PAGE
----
Health & Science

The White Rice You Want, With Half Of The Calories

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By Anaïs Bailly-Mompoint, LMSW

Rice/du riz/diri/arroz! Whichever your reference, it is as important as bread and water in terms of consumption in many communities, including Caribbean natives, descendants, and immigrants. Rice is enjoyed by more than half of the 7 billion of people around the world and is a staple in many cuisines. In fact, some—Haitian men included—do not consider a meal complete without a side of rice. Yet, most of the trendy western world diets advise either consuming less rice, replacing it by brown rice or banishing it from our meals altogether.  One of the arguments used is that white rice consumption is linked to a higher risk of diabetes and obesity.

Allow me to speak on behalf of Haitians and Haitian food lovers everywhere, but while that brown rice may be somewhat alright with Legumes during your dieting, it will not go well with that sờs pwa (beans in gravy) under any circumstance! Trust me, I’ve tried it! So what if I told you that you can enjoy that Long Grain Madame Gougousse Jasmine Rice (or any of your favorite brands) in a healthier way with just a simple trick? Indeed, scientists at the College of Chemical Sciences in Sri Lanka have uncovered a way for the calories in rice to be cut in half based on how you prepare it. Research team leader, Sudhair A. James states, “if the best rice variety is processed, it might reduce the calories by about 50-60 percent.” For those who must have rice multiple times a week and still want less inches around the waist, this is more than great news!

Before I tell you the secret let’s address the science. Rice is filled with starch which converts into glucose and later the excess that is unused by the body becomes fat. Yes, the fat that contently sits at your midsection making you unbutton those jeans after dinner. James explains the composition of the rice can be altered during a simple regimen. OK, I’ll stop teasing and tell you what it is: Coconut oil! Add that to the endless list of the “good-for-you” things this super food can do! Here are the steps: first, start by washing the rice only once. This helps remove the excess starch that’s been accumulating in the sac/bag without stripping away all the other minerals and vitamins. To name a few these include, magnesium, phosphorous, niacin, manganese, selenium, thiamine, folic acid and iron. We’re still talking about white rice here in case you’re having a moment of disbelief. Second, bring 2 cups of water to a boil and 1 tablespoon of coconut oil for every cup of rice (go easy on the salt). Next, forget what you’ve seen the matriarch in your family do and skip that plastic bag to cover the rice. I mean it, leave it for what it was intended to—recycle! Simply use a tight lid (or if you can’t quite find the cover to your favorite pot, use some aluminum foil and any lid) to ensure a proper steam of 20 minutes. Without getting tempted to eat right away, place the rice in the fridge to cool for 12 hours. Finally, reheat and enjoy!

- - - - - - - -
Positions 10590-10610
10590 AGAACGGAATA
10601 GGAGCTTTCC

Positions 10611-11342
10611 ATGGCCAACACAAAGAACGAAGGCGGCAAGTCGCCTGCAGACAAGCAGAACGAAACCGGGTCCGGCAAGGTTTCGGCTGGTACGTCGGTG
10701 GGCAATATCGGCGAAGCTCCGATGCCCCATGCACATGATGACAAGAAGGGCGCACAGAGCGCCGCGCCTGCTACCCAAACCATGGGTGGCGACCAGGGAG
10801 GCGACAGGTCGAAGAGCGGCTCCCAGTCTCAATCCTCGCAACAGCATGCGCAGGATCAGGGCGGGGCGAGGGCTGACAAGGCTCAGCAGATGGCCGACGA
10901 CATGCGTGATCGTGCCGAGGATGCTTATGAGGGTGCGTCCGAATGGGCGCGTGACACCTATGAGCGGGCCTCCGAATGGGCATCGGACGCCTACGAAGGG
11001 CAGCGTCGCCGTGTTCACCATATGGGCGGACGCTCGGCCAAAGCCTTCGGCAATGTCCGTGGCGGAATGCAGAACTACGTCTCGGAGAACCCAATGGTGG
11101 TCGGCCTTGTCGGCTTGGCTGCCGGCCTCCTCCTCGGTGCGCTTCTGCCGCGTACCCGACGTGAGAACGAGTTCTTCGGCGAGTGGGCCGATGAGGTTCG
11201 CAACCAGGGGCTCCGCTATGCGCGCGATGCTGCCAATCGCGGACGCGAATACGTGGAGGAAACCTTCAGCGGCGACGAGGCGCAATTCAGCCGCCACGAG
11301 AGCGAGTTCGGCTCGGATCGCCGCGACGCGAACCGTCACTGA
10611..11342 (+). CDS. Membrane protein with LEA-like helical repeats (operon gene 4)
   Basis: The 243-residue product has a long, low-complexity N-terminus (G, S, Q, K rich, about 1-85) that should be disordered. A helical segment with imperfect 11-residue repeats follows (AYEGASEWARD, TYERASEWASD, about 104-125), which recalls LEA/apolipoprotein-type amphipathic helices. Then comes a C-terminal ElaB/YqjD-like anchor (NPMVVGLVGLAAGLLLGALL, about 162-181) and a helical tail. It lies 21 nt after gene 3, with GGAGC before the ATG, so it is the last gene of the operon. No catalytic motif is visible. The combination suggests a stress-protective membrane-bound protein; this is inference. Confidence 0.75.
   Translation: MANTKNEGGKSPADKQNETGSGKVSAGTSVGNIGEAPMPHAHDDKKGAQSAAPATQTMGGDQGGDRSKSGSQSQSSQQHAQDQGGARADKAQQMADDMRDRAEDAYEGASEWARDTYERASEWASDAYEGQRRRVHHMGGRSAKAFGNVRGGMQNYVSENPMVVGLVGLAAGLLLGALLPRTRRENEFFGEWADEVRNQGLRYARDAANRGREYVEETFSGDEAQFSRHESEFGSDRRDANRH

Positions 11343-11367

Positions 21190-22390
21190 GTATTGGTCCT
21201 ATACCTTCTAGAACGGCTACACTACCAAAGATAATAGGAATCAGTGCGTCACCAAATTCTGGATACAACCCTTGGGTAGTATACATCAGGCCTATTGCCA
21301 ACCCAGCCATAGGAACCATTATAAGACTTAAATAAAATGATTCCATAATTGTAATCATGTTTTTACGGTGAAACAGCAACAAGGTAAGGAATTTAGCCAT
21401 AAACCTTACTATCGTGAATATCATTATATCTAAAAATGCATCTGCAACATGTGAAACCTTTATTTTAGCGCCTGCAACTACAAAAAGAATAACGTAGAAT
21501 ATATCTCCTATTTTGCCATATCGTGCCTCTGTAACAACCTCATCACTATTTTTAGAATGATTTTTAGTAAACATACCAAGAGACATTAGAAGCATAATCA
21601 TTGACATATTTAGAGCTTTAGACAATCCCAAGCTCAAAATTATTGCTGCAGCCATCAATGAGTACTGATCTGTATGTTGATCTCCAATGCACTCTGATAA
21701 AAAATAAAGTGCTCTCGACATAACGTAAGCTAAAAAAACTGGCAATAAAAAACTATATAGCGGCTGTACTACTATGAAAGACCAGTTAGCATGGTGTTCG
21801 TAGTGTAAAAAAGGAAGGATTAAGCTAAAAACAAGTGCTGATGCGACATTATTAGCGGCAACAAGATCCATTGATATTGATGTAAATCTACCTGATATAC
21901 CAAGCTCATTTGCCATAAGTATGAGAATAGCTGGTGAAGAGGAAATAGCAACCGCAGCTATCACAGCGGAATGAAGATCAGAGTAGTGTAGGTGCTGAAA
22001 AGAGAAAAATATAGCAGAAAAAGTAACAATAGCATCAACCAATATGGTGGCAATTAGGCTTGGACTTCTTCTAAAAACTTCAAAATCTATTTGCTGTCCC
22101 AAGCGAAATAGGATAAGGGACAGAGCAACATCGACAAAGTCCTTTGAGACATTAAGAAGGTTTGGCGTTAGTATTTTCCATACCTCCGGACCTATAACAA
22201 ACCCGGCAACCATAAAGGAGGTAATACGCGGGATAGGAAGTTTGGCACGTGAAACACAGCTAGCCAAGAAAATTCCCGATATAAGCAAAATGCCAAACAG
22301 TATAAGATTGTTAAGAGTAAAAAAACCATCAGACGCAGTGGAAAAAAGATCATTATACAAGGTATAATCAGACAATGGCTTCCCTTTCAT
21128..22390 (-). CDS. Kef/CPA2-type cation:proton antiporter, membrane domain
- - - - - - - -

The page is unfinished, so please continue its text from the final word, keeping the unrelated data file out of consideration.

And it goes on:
That last part may have taken you aback for a second. I know it did for me, as I enjoy fresh out of the pot, steaming rice. So back to the science aspect. James explains “the cooling is essential because amylose, the soluble part of the starch, leaves the granules during gelatinization.” He further explains that “cooling for 12 hours will lead to formation of hydrogen bonds between the amylose molecules outside the rice grains which also turns it into a resistant starch (RS).” Reheating the rice after cooling it does not impact the RS levels notes the research. So if you’re like my husband who sees no point of making rice without having gratin—(pot-bottom as commonly referred to by our Caribbean neighbors or the slightly burnt and crispy part of the rice found at the bottom of the pot)—you can certainly enjoy the reheating process as it means even more of that salty crispy goodness!

So at your next rice-making session (which I know will be sooner than later), try it out and let me know. The added aroma and taste from the coconut oil is unmatched. You’ll rest assured that your bowl of rice is not only delicious, but it’s more nutritious. Voila, with a simple trick, you’ve joined me on the journey of enjoying life one better decision at a time!

Anaïs Bailly-Mompoint

Anaïs Bailly-Mompoint